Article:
Credentials and licenses
A variety of occupations require specific academic credentials and licenses. These are typically in addition to a traditional college education. The importance of credentials and licenses depends on your occupation and can vary greatly.
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Ensuring that credentials and licenses are properly displayed should be one of the first steps taken when creating a resume for a position or industry that places high value on such certifications.
Placing your credentials after your name
This is self explanatory – if you are a registered nurse or certified public accountant, place “RN” or “CPA” after your name. Get help with your accounting resume or your nursing resume. The purpose of this is quite simple, that is to immediately communicate to whomever is reading a resume the applicants qualifications.
This may seem like a small change, but for a HR Manager that processes hundreds or thousands of resumes weekly, immediately indicating qualifications may just be the difference between attaining an interview or not.
When you should use a credentials and licenses section
Highlight your credentials if the job you are going after states them as a requirement. Also, you might consider including them if you think they might be of benefit to the employer. For example, you might be a certified accountant but seeking a tax accountant position. In this case being a CPA is not an expressed job requirement but certainly is a plus.
Another example of licenses sections being of use are in industries that require multiple classes of certification or licensing. Aviation is one industry that lends itself to including a separate credentials and licenses section given the different classes of aircraft.
You should NOT waste space on separate credentials and licenses section if you only have one or two, or if they are not directly relevant to the position being applied to. If they are useful but not directly applicable you can include them in an additional skills section. This will still allow you to display credentials without taking up unnecessary space on the resume.
Keep the above types of credentials in mind when resume writing so that nothing of value is left out of the resume. Remember, it is the job of the resume to garner enough interest to schedule an interview, so double checking or writing a list of all of your credentials BEFORE diving into resume writing may be a good idea to ensure nothing of value is forgotten.
There are essentially two primary types of affiliations on a resume – professional and civic. It is beneficial to highlight both either together or separately, depending on the number of your affiliations and your occupation. For example, if your job requires active membership in industry trade groups you should highlight that in a separate section.
Another benefit of participating in affiliations is the possibility of gaining references from other group members. Learn about writing your references section and how references should not always be written on your resume.
Taking part in associations also helps develop skills that employers actually find worthwhile. A lot can be learned from other people in-group settings that can benefit your career progression.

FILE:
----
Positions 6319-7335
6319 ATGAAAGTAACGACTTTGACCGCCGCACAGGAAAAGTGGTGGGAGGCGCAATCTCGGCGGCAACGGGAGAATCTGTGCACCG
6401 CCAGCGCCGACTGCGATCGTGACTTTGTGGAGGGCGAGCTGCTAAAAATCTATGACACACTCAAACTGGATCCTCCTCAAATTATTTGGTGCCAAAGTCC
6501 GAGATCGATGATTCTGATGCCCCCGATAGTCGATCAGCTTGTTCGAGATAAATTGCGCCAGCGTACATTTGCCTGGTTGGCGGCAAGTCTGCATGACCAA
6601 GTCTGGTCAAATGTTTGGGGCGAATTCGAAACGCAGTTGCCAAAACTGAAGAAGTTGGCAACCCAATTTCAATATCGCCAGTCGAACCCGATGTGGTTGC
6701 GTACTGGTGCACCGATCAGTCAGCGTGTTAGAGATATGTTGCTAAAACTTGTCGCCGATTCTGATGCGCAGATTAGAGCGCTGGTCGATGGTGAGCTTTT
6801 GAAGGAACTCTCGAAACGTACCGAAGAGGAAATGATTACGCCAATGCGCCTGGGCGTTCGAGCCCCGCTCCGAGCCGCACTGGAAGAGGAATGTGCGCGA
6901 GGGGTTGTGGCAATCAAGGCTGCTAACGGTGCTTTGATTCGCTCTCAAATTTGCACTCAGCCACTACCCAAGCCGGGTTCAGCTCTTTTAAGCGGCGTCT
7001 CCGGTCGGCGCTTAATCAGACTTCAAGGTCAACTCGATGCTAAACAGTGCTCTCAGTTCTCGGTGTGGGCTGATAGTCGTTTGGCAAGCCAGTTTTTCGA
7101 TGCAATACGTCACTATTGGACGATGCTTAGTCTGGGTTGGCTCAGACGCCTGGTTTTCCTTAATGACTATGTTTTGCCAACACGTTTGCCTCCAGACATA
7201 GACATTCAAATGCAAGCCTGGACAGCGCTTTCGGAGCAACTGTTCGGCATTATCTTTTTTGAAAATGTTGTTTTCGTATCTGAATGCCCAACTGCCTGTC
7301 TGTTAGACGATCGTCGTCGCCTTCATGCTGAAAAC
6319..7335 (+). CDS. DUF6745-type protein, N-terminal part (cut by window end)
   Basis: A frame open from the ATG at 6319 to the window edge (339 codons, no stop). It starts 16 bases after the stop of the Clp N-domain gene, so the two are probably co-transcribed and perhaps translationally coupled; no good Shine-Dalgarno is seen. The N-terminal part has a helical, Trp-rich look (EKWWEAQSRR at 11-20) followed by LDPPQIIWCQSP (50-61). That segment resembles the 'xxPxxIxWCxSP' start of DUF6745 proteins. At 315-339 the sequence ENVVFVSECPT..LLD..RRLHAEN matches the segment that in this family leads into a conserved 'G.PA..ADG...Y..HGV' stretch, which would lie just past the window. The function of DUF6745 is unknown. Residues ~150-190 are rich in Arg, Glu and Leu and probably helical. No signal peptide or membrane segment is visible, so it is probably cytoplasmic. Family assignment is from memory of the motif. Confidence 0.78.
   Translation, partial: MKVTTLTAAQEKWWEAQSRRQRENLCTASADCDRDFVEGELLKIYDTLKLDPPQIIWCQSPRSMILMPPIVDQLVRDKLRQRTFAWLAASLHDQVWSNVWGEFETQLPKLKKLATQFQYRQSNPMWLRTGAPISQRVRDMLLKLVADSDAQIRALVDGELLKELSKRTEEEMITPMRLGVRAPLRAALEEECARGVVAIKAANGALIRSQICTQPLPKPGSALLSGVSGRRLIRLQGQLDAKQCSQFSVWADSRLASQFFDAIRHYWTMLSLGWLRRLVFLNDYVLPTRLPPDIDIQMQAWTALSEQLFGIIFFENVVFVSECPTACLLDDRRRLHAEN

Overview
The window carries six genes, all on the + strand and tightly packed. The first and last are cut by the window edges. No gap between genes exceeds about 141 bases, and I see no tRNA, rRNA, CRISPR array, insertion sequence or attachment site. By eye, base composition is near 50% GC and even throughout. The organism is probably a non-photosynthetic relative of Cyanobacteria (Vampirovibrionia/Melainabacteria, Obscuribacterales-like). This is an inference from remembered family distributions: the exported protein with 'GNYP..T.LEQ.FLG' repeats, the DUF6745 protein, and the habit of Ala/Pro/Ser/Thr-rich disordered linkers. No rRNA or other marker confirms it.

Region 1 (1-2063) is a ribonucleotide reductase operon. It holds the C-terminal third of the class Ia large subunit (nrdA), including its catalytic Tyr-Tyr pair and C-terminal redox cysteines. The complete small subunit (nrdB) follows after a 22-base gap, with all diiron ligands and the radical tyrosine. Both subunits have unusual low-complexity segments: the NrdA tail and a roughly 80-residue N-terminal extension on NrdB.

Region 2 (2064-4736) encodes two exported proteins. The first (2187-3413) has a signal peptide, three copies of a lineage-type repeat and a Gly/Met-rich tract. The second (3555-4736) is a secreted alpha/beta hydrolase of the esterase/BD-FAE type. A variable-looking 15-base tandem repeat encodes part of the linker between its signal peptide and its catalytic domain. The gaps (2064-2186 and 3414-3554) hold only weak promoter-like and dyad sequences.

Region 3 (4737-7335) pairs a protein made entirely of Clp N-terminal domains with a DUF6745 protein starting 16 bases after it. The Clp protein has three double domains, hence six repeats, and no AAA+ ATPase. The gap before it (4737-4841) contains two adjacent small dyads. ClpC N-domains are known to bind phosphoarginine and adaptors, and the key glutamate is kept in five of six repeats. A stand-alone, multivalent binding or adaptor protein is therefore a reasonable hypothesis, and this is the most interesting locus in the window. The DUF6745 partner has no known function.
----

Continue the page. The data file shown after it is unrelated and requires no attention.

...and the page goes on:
This includes organizations or trade groups dedicated to a profession, industry or specialty. If you are not a member of any professional organizations you should consider doing so as it signifies active participation and continued education in your area of expertise.
If you are in school, ask your teacher or student union of the different types of activities that you may partake in. They are usually free to join. Don’t forget to write them down on your resume too! See how you should write a student resume and the main sections of a student resume.
If you currently have a job your workplace may fund you be part of a professional affiliation that teaches you further skills of your trade. Or, if you are part of a trade union the union may organize privately funded events and training to help progress your career in your current workplace. We recommend you ask around to find a group that suits your interests and career plans.
We recommend those that are unemployed to join an affiliation, as it will show that you are pro-active while job searching. Ask your local job center for a list of local affiliations that help people learn skills to re-enter the workforce.
This includes community, nonprofit and for fun groups. Write in an achievement oriented manner when describing your participation in civic groups. For example, playing basketball on the weekends is probably not something an employer is interested in knowing. But organizing your coworkers for Habitat for Humanity would be.
Think about volunteering, organizing events, fundraising and any positive contributions you have made to your community. If you did really well in a civic affiliation you may have won an award or honor so be sure to read about writing your awards on your resume. The more information you can add about your extra-curricular and outside employment activities, the better.
Publications and presentations
If you have produced any professional writings or spoken publicly, you should consider including a publications and presentations section. Only include this if it adds to your qualifications as a thought leader and expert in your field. Also ensure that the publications and presentations you choose to display on your resume are relevant to the job you are seeking.
Publications to include
- Books written or contributed to.
- Articles published in newsletters, trade journals, magazines or the internet.
- Masters or Doctoral thesis. Note: If this is the sum of your publications, combine it with your Education section instead.
- Self published booklets, pamphlets and guides.
- Peer-reviewed publications.
- Development of education materials
- Non-profit material such as software, film, videotapes, etc.
Note: If you include other writing, such as scripts and training guides, then you should title the heading “professional writing” rather than “publications”.